A minority of states recognize wrongful life claims. These are actions brought by or on behalf of a disabled child, alleging that the child was born due to a doctor's negligent failure to properly advise the parents, even though the doctor did not cause the disability. The first case to recognize a wrongful life claim took place in 1980 in California, when a doctor negligently failed to detect Tay-Sachs disease (Curlender v. Bio-Science Laboratories, 106 Cal. App. 3d 811, 165 Cal. Rptr. 477 [Cal. App. 1980]). The parents had specifically sought prenatal testing for the crippling disease. The severely disabled baby girl had a life expectancy of no more than four years. The court ruled that the serious nature of the harm, coupled with the fact that the disease went undetected because of a lack of due medical attention, sufficed to permit the action.
wrongful birth and wrongful life actions arise out of the same set of circumstances but are brought by different parties. In a wrongful life suit, the child (or someone acting on behalf of the child) is the plaintiff; in the wrongful birth case, the parents bring suit. Often the term wrongful birth encompasses two categories: wrongful conception or wrongful pregnancy cases involve a woman who gave birth to an unwanted but healthy child; wrongful birth involves a child who was born with a handicap.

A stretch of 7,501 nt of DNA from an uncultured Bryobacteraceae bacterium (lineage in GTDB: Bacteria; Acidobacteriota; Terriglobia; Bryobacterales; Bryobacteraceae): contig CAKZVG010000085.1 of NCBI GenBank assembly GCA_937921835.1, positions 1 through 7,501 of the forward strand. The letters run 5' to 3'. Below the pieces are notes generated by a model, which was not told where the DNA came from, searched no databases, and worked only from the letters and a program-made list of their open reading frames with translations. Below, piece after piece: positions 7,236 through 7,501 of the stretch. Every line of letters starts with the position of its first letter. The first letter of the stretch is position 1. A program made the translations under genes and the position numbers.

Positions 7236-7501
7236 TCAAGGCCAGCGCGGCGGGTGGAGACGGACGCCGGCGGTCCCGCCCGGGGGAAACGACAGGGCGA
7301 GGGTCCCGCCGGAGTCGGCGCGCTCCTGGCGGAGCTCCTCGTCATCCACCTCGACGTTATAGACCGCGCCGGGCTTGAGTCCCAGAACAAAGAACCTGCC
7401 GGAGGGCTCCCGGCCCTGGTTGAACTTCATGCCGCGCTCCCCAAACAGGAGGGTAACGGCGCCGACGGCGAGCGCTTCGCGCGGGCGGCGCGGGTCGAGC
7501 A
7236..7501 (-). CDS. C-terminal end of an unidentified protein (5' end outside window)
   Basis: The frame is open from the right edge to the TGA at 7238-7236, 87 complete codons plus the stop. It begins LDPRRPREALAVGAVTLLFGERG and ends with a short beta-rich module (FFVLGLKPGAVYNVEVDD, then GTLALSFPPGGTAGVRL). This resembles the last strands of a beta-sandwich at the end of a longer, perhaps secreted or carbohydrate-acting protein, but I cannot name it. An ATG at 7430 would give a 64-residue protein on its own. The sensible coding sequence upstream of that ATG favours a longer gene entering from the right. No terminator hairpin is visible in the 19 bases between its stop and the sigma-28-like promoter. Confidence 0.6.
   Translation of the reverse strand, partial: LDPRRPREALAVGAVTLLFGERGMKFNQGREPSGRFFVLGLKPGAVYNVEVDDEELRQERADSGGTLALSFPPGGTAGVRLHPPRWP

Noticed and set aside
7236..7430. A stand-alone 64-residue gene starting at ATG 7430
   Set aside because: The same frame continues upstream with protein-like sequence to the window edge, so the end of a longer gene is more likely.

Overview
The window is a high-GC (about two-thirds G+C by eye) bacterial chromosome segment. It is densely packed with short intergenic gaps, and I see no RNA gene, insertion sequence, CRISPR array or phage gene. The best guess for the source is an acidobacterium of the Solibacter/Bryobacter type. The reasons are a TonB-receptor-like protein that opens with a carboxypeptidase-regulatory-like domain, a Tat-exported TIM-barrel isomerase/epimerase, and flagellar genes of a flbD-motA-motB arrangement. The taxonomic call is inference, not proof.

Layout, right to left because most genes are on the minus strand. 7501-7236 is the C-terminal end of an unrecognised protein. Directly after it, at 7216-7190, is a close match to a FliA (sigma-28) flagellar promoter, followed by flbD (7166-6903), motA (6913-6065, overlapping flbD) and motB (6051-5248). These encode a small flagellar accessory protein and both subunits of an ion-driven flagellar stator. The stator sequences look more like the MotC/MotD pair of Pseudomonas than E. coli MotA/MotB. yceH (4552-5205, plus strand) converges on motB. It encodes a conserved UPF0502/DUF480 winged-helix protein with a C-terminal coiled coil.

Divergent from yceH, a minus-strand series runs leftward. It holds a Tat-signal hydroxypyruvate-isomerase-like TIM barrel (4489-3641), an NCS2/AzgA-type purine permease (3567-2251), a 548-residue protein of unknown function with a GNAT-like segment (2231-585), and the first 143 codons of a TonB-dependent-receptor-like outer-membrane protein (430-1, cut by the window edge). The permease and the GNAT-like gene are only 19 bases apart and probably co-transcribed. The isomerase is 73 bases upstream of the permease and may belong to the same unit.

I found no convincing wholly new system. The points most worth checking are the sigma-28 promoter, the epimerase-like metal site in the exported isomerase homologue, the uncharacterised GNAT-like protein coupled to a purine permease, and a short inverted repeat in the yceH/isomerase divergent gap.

Wrongful pregnancy cases may arise when the defendant negligently performs a sterilization procedure or otherwise provides ineffective contraception; when a doctor negligently performs an abortion, resulting in the birth of a healthy child; or when a physician negligently fails to diagnose a pregnancy and the mother is thereby denied the choice of an abortion at a timely stage. A majority of states recognize a wrongful pregnancy cause of action. Most, however, limit damages to the pain associated with the failed procedures. A few jurisdictions permit recovery of child-rearing expenses, but some of those states require that the award be offset by the parents' emotional benefits of raising a healthy child.
Wrongful life claims are permitted in some jurisdictions, but some courts have ruled that the cause of action does not exist in the absence of a statute giving rise to the claim. In addition, the cause of action has been specifically eliminated by statute in some jurisdictions.